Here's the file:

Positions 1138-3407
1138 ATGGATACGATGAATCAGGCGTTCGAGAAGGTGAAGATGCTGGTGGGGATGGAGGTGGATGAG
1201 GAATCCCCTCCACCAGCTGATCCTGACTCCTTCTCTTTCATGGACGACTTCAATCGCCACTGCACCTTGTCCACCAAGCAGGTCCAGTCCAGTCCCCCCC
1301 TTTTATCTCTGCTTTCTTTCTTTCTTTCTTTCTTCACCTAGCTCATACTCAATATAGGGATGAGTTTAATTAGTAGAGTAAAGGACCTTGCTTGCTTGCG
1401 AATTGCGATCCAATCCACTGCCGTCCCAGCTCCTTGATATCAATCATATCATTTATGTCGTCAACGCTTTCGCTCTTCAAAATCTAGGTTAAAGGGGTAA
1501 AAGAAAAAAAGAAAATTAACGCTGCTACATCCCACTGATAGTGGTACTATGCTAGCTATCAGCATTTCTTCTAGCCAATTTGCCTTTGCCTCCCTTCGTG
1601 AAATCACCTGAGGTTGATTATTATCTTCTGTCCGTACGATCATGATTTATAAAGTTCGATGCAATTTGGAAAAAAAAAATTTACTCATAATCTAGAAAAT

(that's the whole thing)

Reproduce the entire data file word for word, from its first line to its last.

Positions 1138-3407
1138 ATGGATACGATGAATCAGGCGTTCGAGAAGGTGAAGATGCTGGTGGGGATGGAGGTGGATGAG
1201 GAATCCCCTCCACCAGCTGATCCTGACTCCTTCTCTTTCATGGACGACTTCAATCGCCACTGCACCTTGTCCACCAAGCAGGTCCAGTCCAGTCCCCCCC
1301 TTTTATCTCTGCTTTCTTTCTTTCTTTCTTTCTTCACCTAGCTCATACTCAATATAGGGATGAGTTTAATTAGTAGAGTAAAGGACCTTGCTTGCTTGCG
1401 AATTGCGATCCAATCCACTGCCGTCCCAGCTCCTTGATATCAATCATATCATTTATGTCGTCAACGCTTTCGCTCTTCAAAATCTAGGTTAAAGGGGTAA
1501 AAGAAAAAAAGAAAATTAACGCTGCTACATCCCACTGATAGTGGTACTATGCTAGCTATCAGCATTTCTTCTAGCCAATTTGCCTTTGCCTCCCTTCGTG
1601 AAATCACCTGAGGTTGATTATTATCTTCTGTCCGTACGATCATGATTTATAAAGTTCGATGCAATTTGGAAAAAAAAAATTTACTCATAATCTAGAAAAT